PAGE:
Former Israeli prime minister Ariel Sharon was laid to rest Monday at his family’s ranch in southern Israel following a state funeral that drew international dignitaries – Vice President Biden represented the U.S. – and scores of Israeli officials.
Sharon had made it known that he wished to be interred at the ranch next to his second wife rather than in the national cemetery on Jerusalem’s Mount Herzl.
Sharon, who was prime minister from 2001until 2006, when a massive stroke left him in a comatose state until his death on Jan. 11 at age 85, was remembered this week as one of Israel’s greatest generals and wiliest politicians – and an enigmatic figure to the very end.
Considered hawkish in his policies (he always said his overriding concern was to protect a nation built on the ashes of the destruction of European Jewry) and known as a builder of settlements, particularly in Judea and Samaria, Sharon paradoxically presided over the dismantling of Jewish communities in the Sinai in the early 1980s following the peace treaty between Prime Minister Menachem Begin and Egyptian President Anwar Sadat, and then again during the unilateral disengagement from Gaza in 2005.
Lionized and scorned for his bluntness, Sharon was nicknamed “the Bulldozer” both for his tendency to disrespect boundaries and his legendary girth.
In his eulogy for the former prime minister, Israeli President Shimon Peres called Sharon “a man of the land.”
“He defended this land like a lion and he taught its children to swing a scythe,” said Peres.
Sharon, said Prime Minister Benjamin Netanyahu, “had a central role” in building the Israel Defense Forces’ “heritage of valor” and “laid the foundations of the battle doctrine of the IDF, the doctrine of reprisal and initiative in the war against terrorism.”
As prime minister, Sharon also began the construction of Israel’s controversial security fence in the West Bank, which contributed to a drastic drop in terrorist attacks.
Born Ariel Scheinermann in 1928 to Russian-speaking parents in the village of Kfar Malal in the central part of pre-state Israel, Sharon for much of his career was known more for his impetuousness than his pragmatism.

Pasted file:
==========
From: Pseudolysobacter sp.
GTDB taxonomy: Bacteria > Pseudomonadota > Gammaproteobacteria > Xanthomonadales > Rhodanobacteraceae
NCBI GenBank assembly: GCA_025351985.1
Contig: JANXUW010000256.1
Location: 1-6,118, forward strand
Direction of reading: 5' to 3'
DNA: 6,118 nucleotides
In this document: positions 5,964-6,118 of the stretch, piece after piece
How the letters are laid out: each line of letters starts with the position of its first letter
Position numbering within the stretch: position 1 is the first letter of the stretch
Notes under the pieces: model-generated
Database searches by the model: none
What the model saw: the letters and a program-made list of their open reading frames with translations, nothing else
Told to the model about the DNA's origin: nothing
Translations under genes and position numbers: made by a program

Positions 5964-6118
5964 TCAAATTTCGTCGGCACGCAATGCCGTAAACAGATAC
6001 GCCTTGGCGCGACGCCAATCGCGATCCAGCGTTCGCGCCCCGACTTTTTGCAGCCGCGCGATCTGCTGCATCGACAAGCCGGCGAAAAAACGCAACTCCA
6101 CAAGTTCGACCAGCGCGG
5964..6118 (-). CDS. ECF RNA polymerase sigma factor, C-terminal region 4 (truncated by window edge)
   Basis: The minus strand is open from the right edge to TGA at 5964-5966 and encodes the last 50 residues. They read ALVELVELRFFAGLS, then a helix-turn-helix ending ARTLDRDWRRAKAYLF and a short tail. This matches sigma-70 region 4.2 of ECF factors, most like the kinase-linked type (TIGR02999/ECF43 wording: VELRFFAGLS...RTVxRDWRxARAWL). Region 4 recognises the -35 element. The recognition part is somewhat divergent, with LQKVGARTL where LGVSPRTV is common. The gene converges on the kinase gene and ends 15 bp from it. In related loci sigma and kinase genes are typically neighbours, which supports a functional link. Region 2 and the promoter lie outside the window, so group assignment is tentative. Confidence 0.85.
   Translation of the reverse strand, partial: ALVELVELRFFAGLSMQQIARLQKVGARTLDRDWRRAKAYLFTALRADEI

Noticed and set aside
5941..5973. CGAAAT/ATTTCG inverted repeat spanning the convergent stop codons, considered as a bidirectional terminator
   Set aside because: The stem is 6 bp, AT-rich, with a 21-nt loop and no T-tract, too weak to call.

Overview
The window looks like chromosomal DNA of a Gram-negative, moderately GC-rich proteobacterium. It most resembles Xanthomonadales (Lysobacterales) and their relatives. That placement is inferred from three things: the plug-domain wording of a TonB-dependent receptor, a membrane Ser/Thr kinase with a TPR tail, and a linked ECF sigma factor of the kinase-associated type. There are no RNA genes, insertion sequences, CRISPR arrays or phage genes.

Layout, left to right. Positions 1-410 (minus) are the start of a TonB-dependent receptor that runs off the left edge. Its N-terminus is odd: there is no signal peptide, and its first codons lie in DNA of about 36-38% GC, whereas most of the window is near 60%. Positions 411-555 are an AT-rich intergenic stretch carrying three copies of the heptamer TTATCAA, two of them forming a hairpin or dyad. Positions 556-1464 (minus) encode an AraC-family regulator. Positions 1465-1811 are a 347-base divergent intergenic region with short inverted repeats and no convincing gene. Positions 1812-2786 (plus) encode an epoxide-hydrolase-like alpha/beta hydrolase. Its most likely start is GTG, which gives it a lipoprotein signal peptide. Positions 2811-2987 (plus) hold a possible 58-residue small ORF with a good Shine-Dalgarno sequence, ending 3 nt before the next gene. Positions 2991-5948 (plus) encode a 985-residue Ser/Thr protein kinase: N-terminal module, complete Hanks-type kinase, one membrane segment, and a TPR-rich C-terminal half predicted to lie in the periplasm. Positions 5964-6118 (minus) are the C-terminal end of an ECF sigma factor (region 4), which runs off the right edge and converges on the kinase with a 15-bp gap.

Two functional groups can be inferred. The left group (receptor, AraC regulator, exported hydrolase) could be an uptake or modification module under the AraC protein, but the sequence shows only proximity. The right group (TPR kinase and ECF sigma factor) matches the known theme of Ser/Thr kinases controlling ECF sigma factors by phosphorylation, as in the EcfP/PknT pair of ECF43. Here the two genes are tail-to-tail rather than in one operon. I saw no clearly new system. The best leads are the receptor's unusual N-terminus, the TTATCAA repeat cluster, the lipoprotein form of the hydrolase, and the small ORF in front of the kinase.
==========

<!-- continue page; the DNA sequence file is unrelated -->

His bravery in the battle for Jerusalem in Israel’s 1948 War of Independence made the infantry unit commander the stuff of legend at the age of 20. He took a bullet to the stomach and, when all seemed hopeless, ordered the soldiers who were able to retreat. He eventually crawled to safety.
In the 1956 war with Egypt, Sharon captured the strategic Mitla Pass in the Sinai Peninsula after defying orders not to advance. During the 1973 war, he again challenged his superiors who feared crossing the Suez Canal was a risky maneuver that would incur too many losses. But Sharon prevailed, leading his forces across the canal and trapping an Egyptian army unit, a move widely considered the turning point in the conflict.
Sharon launched his political career after the Yom Kippur War. His ability to keep an unruly coalition in line helped Likud leader Menachem Begin win the 1977 elections, ending the hegemony that Labor leaders had enjoyed since the founding of the state.
Sharon was rewarded with the agriculture portfolio and after another hard-fought Likud victory in 1981, Begin could hardly deny Sharon the prize he had sought for so long: the defense ministry.
A year later, in June 1982, Sharon launched Israel’s invasion of Lebanon to push back Yasir Arafat’s Palestine Liberation Organization from its mini-state in southern Lebanon. The invasion rankled both the Reagan administration, which had brokered a cease-fire with the PLO nine months earlier, and Sharon’s government colleagues.
On Sharon’s orders, the army breached the 40-kilometer line the government initially said was its goal, pursuing the PLO all the way to Beirut, where it laid siege to the city.
Three months after the start of the incursion, hundreds of Palestinian refugees were killed by Israel’s Lebanese Christian allies. A state commission subsequently cleared Sharon of knowing in advance of the massacre, but held him indirectly responsible, asserting that he should have anticipated and prevented the carnage.